Place: Indonesia

Monthly Update from the Asymptote Team

New year, same busy Asymptote members! Check out what we've been up to, from the page to the stage.

Poetry Editor Aditi Machado‘s translation project, ‘Sentences / Sententiae’, has been published in its current form in the latest issue of Almost Island. Her work also appears in Folder Magazine‘s latest print collection, and you can read a section of her recently-published translation of Farid Tali’s Prosopopoeia in The Guardian. 

‘After Orlando’, a theatre action piece co-led by Drama Editor Caridad Svich, was performed in New York and London, and featured in Exeunt Magazine. Her review of Chris Goode’s The Forest and the Field: Changing Theatre in a Changing World, was also published in the Contemporary Theatre Review. 

India Editor-at-Large, Poorna Swami, has a poem in the third issue of Prelude Magazine. Her interview with art critic and photographer Sadanand Menon on ‘Nationalism and Dance’ has also been featured in Ligament. 

A new short story by English Social Media Manager Sohini Basak has been published in the latest issue of Out of Print, and another was published earlier in December in 3:AM Magazine. 

Chief Executive Assistant Theophilus Kwek‘s New Year’s Eve round-up on ‘2016: A Year in Translation’ was published in The Oxford Culture Review. He also has a new poem in the current issue of The London Magazine. 

Indonesia Editor-at-Large Tiffany Tsao appeared on a segment of ABC iview’s ‘Bookish’ programme to discuss the question, “What is ‘Asian’ Literature?” Her novel, The Oddfits, appears on 2016’s ‘Top 5’ list of Superhero Novels 

Chile Editor-at-Large, Tomás Cohen, helped to present ‘Hafen Lesung #9‘, a multilingual literary evening in Hamburg. His poem, ‘Andarivel’ (from his collection, Redoble del ronroneo), was featured on Vallejo and Co., while a Greek translation of the same poem was also published this month in Vakxicon. 

Finally, if you missed it in December, check out Asymptote‘s lovely feature in The Hindu, and read the full version of our Editor-in-Chief Lee Yew Leong’s interview on our blog!

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Read More Dispatches from the Asymptote Team:

My 2015: A Frazzled New Mother’s Year in Reading

Aravind Adiga’s Last Man in Tower took me by the hand, led me up the stairs, and pushed me off the roof.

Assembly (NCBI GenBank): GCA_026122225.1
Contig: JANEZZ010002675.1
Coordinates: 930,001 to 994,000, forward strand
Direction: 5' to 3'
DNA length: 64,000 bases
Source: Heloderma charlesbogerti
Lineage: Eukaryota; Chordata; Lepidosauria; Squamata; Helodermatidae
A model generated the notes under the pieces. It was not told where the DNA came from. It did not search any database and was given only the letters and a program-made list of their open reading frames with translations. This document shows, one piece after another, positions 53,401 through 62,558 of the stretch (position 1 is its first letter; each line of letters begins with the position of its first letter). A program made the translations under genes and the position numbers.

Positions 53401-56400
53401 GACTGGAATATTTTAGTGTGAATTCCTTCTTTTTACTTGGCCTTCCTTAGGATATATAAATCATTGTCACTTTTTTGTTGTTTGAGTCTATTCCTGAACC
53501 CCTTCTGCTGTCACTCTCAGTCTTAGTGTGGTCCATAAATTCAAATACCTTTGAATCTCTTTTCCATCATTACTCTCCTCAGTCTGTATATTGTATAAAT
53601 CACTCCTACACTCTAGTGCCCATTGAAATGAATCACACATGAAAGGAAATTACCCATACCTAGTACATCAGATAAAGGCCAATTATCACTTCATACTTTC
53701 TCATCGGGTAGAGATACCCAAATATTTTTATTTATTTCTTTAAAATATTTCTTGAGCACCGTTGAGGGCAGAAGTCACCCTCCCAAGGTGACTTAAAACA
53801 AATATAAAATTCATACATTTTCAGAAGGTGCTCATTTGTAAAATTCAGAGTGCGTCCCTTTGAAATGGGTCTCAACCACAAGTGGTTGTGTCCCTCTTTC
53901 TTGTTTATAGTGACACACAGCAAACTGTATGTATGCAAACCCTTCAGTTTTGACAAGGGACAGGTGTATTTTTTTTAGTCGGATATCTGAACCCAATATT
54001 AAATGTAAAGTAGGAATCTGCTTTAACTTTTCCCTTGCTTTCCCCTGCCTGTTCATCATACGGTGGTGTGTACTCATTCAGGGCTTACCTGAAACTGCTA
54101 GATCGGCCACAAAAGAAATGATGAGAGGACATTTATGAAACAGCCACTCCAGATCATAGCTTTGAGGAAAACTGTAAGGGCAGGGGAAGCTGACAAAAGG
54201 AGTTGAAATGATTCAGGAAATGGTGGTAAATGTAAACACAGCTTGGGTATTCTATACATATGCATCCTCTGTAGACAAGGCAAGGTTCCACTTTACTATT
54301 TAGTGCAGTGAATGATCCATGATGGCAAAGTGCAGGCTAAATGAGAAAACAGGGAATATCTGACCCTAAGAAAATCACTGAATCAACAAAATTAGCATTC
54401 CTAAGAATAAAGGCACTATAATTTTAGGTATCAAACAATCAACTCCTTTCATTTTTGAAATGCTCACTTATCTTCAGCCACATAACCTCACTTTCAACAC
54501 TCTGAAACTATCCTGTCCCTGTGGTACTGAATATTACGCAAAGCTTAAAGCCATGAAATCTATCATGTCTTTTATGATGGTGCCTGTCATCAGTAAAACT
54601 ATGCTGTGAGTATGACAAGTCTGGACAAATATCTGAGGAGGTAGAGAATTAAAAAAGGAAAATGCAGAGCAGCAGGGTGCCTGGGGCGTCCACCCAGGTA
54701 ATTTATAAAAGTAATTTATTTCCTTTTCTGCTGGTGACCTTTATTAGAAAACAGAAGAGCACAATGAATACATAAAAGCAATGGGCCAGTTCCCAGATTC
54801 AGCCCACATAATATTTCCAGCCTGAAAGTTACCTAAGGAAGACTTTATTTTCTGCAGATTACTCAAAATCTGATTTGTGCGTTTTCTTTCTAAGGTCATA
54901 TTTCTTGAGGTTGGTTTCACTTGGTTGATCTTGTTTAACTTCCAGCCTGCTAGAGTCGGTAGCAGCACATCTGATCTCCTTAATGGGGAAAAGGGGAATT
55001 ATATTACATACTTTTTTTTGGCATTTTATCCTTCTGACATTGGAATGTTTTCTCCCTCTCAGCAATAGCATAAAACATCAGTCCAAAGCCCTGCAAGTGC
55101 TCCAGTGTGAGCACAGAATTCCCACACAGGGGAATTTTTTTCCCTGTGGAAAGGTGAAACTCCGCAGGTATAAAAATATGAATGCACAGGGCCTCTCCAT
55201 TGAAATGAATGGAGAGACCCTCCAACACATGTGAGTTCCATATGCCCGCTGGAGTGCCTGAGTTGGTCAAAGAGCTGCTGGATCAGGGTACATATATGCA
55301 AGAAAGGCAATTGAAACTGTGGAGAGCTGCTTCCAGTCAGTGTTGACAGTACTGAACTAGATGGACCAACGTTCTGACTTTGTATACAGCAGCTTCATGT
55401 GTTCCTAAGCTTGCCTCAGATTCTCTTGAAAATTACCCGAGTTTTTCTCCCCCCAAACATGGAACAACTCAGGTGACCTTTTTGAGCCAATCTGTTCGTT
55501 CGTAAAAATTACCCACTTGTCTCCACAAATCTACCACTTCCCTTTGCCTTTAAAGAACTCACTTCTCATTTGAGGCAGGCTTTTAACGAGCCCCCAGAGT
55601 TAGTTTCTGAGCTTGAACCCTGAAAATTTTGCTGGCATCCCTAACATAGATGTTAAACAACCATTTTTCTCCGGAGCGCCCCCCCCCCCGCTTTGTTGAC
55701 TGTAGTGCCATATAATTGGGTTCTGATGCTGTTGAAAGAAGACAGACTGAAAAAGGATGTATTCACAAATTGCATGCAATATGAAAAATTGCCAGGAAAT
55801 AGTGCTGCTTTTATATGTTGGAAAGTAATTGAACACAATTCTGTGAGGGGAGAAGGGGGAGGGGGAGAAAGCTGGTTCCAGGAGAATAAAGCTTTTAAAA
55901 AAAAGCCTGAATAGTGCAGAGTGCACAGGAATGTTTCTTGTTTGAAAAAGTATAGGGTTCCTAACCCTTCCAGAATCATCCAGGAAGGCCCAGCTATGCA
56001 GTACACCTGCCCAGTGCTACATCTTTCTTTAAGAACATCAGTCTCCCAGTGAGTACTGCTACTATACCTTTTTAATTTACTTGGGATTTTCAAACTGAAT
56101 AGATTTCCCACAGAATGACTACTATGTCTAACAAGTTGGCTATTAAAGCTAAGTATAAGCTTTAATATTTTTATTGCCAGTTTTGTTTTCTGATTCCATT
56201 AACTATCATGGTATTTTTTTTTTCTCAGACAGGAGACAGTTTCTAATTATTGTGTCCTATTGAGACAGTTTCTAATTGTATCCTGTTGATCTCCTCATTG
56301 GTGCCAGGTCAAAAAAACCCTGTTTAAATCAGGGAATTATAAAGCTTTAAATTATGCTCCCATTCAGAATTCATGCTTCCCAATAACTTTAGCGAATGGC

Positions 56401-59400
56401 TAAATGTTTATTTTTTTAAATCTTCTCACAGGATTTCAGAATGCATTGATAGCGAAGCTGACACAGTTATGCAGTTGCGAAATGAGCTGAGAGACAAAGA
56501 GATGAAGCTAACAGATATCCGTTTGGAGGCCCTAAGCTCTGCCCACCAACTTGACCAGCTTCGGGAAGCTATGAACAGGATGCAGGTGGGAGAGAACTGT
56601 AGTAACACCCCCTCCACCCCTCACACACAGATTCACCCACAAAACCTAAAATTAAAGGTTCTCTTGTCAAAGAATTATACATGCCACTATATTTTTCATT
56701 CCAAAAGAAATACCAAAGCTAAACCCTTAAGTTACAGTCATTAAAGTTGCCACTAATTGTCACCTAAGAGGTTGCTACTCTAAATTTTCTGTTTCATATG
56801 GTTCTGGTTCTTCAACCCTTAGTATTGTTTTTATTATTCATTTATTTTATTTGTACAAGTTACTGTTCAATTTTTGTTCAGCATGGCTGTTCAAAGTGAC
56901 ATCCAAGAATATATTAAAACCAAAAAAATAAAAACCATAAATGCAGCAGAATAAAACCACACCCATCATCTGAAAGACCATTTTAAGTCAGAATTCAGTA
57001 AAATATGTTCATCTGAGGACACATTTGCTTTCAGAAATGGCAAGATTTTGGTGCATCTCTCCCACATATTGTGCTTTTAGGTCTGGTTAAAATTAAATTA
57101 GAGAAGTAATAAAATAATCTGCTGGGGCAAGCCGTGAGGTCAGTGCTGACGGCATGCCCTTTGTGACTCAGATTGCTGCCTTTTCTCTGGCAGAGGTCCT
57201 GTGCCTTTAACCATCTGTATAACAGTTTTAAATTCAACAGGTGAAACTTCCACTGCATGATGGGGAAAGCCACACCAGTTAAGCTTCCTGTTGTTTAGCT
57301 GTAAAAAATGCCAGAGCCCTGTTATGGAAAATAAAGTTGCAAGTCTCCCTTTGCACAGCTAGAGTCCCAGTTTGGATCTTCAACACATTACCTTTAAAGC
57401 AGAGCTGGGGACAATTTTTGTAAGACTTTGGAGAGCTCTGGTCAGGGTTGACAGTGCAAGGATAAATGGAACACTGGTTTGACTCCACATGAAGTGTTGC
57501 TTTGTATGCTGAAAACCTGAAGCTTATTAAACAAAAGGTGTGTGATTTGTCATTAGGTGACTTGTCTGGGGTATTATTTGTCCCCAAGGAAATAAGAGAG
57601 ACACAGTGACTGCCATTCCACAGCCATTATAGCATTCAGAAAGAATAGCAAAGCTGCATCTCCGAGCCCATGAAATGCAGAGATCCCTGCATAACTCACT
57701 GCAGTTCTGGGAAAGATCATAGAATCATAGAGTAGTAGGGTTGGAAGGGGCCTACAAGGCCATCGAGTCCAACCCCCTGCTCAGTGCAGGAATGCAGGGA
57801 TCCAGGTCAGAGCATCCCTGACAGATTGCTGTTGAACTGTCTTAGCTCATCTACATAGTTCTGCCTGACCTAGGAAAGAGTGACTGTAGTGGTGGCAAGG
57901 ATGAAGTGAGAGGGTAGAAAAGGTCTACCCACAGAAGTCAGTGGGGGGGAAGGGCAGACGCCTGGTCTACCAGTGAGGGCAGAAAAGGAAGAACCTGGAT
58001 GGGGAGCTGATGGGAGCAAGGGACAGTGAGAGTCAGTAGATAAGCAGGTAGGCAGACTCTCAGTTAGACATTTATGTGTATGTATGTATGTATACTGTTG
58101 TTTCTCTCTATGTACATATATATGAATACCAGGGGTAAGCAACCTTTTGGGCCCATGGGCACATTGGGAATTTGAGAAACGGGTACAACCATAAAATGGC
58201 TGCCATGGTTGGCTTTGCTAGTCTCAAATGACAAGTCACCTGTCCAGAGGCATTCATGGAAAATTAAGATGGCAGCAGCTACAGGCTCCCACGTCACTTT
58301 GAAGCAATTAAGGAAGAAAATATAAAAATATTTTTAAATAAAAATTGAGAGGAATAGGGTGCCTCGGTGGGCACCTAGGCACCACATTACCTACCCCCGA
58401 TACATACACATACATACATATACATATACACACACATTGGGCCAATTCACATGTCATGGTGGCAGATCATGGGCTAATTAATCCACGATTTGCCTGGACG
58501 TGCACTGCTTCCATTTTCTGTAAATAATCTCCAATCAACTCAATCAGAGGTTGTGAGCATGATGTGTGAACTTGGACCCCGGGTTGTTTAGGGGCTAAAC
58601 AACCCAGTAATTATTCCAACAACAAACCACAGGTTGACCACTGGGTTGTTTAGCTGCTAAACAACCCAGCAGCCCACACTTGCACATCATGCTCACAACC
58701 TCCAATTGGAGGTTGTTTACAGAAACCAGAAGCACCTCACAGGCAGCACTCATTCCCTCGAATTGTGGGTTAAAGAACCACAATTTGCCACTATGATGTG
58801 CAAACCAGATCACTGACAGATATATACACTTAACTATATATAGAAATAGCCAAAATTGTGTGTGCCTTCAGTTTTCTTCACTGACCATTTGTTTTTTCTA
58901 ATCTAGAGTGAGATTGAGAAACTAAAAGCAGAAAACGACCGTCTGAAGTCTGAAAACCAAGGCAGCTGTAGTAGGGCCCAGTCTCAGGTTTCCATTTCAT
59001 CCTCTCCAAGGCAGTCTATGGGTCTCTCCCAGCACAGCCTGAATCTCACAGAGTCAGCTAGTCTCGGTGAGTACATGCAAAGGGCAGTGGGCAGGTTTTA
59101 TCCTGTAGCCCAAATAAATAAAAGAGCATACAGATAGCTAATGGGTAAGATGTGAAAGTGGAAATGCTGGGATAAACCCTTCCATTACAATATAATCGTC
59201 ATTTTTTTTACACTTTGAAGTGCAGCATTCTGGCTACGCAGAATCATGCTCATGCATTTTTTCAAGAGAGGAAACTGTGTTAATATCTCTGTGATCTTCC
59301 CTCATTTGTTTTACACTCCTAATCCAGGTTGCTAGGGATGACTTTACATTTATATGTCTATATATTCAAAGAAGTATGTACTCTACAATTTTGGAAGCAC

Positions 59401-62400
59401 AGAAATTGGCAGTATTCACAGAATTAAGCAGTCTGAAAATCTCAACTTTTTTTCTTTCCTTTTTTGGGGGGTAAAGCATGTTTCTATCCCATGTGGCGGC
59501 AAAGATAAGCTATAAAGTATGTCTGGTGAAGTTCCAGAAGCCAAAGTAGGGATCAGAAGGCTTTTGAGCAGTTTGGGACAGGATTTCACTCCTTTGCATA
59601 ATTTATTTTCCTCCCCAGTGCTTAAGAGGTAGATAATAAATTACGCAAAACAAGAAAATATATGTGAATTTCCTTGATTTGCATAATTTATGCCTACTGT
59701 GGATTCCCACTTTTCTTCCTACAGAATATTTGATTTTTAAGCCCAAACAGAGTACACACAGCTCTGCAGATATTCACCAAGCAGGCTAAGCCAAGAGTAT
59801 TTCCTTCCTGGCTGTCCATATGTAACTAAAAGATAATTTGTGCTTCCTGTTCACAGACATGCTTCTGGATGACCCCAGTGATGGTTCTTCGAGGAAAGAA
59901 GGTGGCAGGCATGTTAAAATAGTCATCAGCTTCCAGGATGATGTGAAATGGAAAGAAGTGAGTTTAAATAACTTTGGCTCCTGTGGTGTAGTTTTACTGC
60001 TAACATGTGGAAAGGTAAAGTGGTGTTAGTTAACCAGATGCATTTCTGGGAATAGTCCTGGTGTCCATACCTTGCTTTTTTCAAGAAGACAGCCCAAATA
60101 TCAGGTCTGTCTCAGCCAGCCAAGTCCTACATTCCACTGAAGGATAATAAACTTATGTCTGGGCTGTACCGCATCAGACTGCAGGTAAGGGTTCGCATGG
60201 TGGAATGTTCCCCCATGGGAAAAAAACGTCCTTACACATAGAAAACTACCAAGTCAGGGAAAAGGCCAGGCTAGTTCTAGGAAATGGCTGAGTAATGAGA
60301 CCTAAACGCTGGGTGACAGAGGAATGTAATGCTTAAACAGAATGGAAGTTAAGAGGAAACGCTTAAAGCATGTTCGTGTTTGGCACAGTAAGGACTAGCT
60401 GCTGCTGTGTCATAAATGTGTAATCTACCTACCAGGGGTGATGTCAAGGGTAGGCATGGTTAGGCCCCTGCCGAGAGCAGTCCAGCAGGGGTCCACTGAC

2015 was an eventful year, to put things mildly. I lumbered into it heavy with child, in mid-March I gave birth to a bundle of joy, and post-mid-March has been spent living with said bundle of joy—an experience filled for the most part with elation, excitement, and gratefulness, with a good dose of exhaustion, frustration, and terror.

In other news, I completed the manuscript of my second novel, worked with my publisher to see my first novel The Oddfits through the final stages of editing and proofing (it comes out on February 1, 2016!), and filled in remaining cracks with a few smaller projects—translation, writing, and editing. Chaos took the opportunity to reign supreme in our apartment. What you could see of the apartment between the eternal hillocks of yet-to-be-folded laundry.

Don’t look at the bathroom. For the love of God, don’t look at the bathroom.

And somehow, thankfully, I managed to read. In hindsight, reading is perhaps what kept me sane…if it could be called sanity. Audiobooks were useful when I didn’t have a hand free but still needed to be in motion. And it was nice to be read to, though my choices were hardly the stuff comforting bedtime stories are made of. With the relentless cynicism of Samuel Butler’s The Way of All Flesh cackling in my ears, I saw the world’s cheeks drained of their rosy hue; and I cackled along. Aravind Adiga’s Last Man in Tower took me by the hand, led me up the stairs, and pushed me off the roof. Adam Johnson’s The Orphan Master’s Son set me adrift on a nightmarish sea, the pitching so constant, however, that I almost felt as if I were being rocked in a cradle. READ MORE…

Worlds-Within-Worlds: A Testimonial

Indonesia Editor-at-Large Tiffany Tsao on Indonesian writing—and how Asymptote fits in a new, more nuanced "World Literature"

Asymptote’s mission is to introduce not only literary voices from a wide range of countries, but a greater number of voices from within each country. That’s where our twenty over editors-at-large, from Cuba to China, come in. Their goal? To seek out the worlds nestled within worlds that may be invisible from the outside. With their fingers on the pulse of their regions’ literary scenes, our editors-at-large act as extra eyes and ears for our section editors, ensuring a stream of the freshest content from the world over. Often this work is commissioned from scratch (see Mui Poopoksakul on Contemporary Thai Fiction or Yardenne Greenspan on Contemporary Israeli Literature). Editors-at-large also organize outreach events, partner with local journals, and send us literary dispatches for the blog. Our Indonesian editor-at-large, Tiffany Tsao, who gave us this dispatch from the 2014 Ubud Writers and Readers Festival, wrote the following blog post to commemorate our fourth birthday.